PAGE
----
I love hydrangeas. These ones were found this Summer in a small village North West of Paris.
I am a Breton, but my Mother’s family is from Picardy. Way up North. This area’s Capital town is Amiens (Pronounce Amyuuuuun – very nasally – yes I know you can’t do that. Too bad). Amiens’ gothic Cathedral is one of the world’s most beautiful. It was completed in the thirteenth century. But this is not what’s most astonishing about this Cathedral. OK, it’s one of the tallest, but this is still not what makes it stand out.
What really makes it special is that at the end of 1918, roughly a century ago, there wasn’t much of anything left standing for hundreds and hundreds of yards around the Cathedral.
And when the mayhem started again from 1940 till 1944, more destruction took place. But the Cathedral is still standing. And Lord is it beautiful. A lot better than Paris’ Notre Dame, but that’s me being partial of course (it’s way taller and bigger than Notre Dame).
You can catch a glimpse of the result on the right-hand side (photo courtesy of a French blogger).
Knowing it’s still there after what happened, is a bit of a cherry on the cake in itself.
In fact we nearly had no cake on which to put the cherry on, but we are grateful for those artillery men who were able to aim properly.
Whoever they are.
When we last went there in Summer 2012, four years ago, we went to see the sound and light show. I had heard about it but never seen it. With special lights and projectors, the organisers are able to bring back all the colours that used to exist in the early days of the Cathedral. It’s hard to take pictures and realise how nice it is so you will have to buy a ticket and get there to find out.
That was my cherry on top. The Cathedral is enough of a treat from an architectural and photographical viewpoint as it is. Knowing that we may have never seen it is even more of a treat. Having the colours on top really was the cherry on the cake.
And cherries on cakes, for a gluten intolerant person like me don’t come very often for cakes, however good they may be, are just an old and fuzzy memory. At least, I can always have the cherry. Thanks to the nice people from the Daily Photo Challenge for their weekly suggestion.
Beaugrenelle is this district in Paris South of the Eiffel Tower which was meant to be built like a mini Manhattan at a time when modernity was on the agenda. The result isn’t really there and the buildings are dreary and uninteresting for the most part. This one though is an exception. At least from a photography point of view. Here are a few shots in Black and White
I shot this picture a few weeks back on a Sunday afternoon in the park of the 17th Century Château de Chamarande. Not that I found the play to my liking. It was one of those depressing jobs for highbrows except the listeners weren’t particularly intellectual so we felt for them (and the players too). To an extent this theatrical moment in Chamarande is a bit like all of us here this side of the water after the events of the past 5 days and those of the months before. Depressed for one, and sort of suspended in the air, expecting I don’t know what. Well, maybe we aren’t expecting anything in particular anymore. Besides, that’s probably the wise thing to do. To keep going, unabated, regardless of what happened and could happen. Blindfolded.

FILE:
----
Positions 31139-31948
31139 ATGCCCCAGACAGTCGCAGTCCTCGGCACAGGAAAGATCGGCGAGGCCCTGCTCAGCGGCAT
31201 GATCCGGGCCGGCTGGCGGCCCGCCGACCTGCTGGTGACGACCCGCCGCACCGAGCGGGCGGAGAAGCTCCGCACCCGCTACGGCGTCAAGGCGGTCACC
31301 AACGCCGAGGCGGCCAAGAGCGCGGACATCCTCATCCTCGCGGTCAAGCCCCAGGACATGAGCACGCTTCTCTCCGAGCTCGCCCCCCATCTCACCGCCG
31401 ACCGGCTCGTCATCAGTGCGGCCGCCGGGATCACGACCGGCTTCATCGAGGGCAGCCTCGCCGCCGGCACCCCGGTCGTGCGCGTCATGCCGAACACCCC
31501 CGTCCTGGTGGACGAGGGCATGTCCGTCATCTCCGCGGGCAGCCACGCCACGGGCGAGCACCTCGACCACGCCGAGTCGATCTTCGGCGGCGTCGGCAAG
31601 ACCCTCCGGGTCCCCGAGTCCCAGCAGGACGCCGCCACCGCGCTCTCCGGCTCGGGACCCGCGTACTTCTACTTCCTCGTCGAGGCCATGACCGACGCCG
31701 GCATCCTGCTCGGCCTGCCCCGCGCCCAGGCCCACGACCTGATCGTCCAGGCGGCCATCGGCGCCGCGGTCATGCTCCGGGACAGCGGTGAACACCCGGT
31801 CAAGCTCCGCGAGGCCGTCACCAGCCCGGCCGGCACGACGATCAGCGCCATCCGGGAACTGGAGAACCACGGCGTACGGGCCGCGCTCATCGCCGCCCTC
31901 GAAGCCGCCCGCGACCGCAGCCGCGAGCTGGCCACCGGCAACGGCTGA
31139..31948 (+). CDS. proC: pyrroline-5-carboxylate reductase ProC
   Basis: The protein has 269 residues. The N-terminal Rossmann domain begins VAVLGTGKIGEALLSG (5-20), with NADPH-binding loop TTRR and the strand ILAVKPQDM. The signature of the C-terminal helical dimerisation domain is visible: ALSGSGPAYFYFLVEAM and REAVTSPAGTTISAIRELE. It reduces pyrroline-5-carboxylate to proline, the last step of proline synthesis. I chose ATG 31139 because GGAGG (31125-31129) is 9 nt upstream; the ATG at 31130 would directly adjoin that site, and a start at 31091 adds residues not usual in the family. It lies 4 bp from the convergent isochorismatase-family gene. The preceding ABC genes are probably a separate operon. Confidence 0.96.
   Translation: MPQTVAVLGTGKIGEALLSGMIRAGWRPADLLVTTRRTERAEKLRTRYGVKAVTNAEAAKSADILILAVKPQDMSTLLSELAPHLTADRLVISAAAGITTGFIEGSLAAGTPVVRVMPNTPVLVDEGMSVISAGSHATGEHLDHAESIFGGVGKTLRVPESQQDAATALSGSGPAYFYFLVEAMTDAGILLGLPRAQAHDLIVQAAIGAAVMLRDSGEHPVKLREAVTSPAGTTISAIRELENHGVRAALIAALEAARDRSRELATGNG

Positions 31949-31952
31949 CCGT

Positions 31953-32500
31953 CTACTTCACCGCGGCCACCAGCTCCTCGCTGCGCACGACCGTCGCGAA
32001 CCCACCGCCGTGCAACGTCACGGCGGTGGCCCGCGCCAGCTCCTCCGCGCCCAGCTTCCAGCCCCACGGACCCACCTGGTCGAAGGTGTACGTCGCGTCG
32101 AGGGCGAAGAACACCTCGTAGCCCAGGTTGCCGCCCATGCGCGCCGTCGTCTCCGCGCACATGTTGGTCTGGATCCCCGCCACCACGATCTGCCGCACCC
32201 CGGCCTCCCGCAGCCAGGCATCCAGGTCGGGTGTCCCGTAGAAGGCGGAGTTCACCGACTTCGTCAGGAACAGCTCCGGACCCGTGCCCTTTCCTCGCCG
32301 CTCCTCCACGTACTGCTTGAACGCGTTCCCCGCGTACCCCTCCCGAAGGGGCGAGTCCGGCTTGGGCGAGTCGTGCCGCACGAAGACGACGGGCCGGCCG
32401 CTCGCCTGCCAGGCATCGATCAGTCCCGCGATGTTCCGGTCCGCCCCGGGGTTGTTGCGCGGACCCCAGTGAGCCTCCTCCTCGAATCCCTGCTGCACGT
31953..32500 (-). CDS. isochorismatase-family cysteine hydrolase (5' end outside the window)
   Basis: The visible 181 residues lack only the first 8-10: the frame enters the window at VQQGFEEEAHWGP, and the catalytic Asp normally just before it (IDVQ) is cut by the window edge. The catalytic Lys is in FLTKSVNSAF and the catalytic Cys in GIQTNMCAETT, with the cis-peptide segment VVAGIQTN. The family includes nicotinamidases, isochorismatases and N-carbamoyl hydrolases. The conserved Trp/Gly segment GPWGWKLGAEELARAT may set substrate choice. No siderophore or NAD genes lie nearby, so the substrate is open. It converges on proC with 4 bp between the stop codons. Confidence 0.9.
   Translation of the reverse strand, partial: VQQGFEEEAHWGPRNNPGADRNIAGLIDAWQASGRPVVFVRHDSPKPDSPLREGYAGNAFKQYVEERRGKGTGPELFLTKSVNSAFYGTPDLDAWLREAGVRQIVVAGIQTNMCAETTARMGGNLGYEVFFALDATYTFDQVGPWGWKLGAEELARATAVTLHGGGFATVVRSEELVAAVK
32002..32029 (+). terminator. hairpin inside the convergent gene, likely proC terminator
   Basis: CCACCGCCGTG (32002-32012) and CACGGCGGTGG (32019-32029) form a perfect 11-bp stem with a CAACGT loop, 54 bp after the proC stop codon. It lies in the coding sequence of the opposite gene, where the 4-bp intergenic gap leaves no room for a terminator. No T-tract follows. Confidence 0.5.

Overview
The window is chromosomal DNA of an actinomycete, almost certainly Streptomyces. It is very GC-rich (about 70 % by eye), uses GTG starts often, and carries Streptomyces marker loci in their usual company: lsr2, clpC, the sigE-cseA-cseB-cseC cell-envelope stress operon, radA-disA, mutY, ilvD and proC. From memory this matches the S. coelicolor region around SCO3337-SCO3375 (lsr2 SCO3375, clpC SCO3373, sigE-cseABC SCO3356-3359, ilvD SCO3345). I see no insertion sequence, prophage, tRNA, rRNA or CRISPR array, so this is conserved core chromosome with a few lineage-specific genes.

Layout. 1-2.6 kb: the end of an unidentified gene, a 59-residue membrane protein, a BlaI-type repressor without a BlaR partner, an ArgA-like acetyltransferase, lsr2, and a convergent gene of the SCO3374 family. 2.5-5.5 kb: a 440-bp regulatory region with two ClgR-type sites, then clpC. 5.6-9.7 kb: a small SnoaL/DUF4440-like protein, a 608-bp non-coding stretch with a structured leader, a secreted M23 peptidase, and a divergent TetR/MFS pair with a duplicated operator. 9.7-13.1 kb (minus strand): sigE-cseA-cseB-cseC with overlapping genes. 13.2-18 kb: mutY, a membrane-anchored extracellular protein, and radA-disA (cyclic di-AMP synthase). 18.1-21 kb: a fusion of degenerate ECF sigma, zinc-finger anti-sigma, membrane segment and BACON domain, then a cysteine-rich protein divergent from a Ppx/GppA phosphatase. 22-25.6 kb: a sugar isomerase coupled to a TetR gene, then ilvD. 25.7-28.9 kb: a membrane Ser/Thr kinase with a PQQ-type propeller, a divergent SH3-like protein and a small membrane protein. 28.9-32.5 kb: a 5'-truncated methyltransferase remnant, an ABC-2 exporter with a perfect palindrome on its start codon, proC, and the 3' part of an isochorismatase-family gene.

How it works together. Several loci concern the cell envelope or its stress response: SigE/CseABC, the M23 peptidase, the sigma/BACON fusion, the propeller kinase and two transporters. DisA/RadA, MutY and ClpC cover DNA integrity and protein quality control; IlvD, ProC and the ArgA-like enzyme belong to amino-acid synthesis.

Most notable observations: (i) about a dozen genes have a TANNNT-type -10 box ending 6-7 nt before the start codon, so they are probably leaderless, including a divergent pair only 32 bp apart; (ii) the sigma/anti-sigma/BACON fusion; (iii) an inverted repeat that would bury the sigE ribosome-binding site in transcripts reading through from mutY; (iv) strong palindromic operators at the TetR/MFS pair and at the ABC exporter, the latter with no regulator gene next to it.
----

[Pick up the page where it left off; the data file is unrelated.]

The devil, and the lizard, is in the details as the saying goes. I caught that one above amongst the rocks outside Port Royal des Champs Abbey in the South West of Paris a few years back. One really has to focus to catch a glimpse of the ’beast’.
More recently, last weekend in fact, I took this picture of Richard Orlinski’s red croc outside the Chateau de Chamarande. The play between the two complementary colours (red and green) is obviously accentuated in this shot.
A few minutes later we were having a nap below a tree in the park and I looked up and saw that beautiful old tree and took a shot with my 35mm fixed lens. You can see all the details in the treetops.
This close up is that of a tractor’s wheel in the Alps, shot barely a month ago.
I did a fair bit of looking up when we last went to visit the French Riviera in May. Above our heads were palm trees as in Cannes.
In Antibes, quaint little windows were placed high above and looked nice and flowery.
In Antibes again, electric wires looked like music scores above our heads. A sight rarely seen now that cables are laid underground.
A duck fishing game in Cannes. All colours bleached by the Sun on the French Riviera although it wasn’t that sunny when we were there last May just before the festival.
[July 8 addendum]
Meanwhile I discovered the Tilt Shift craze with software like Tiltshiftmaker which make it possible for you to turn any photo into a tilt shift. I used to know the effect as the “miniature” filter directly applied on my Nikon cameras. I applied the filter on the duck game scene and here is the result:
Tilt shifts are flavour of the month but as all fads they shouldn’t be abused (the above picture showing the limit of this exercise). Tilt shifts are more effective with landscape pictures and mostly pictures taken from above as in this shot taken from the top platform of a lighthouse in Normandy. In this instance, the picture was tilt shifted directly on the camera.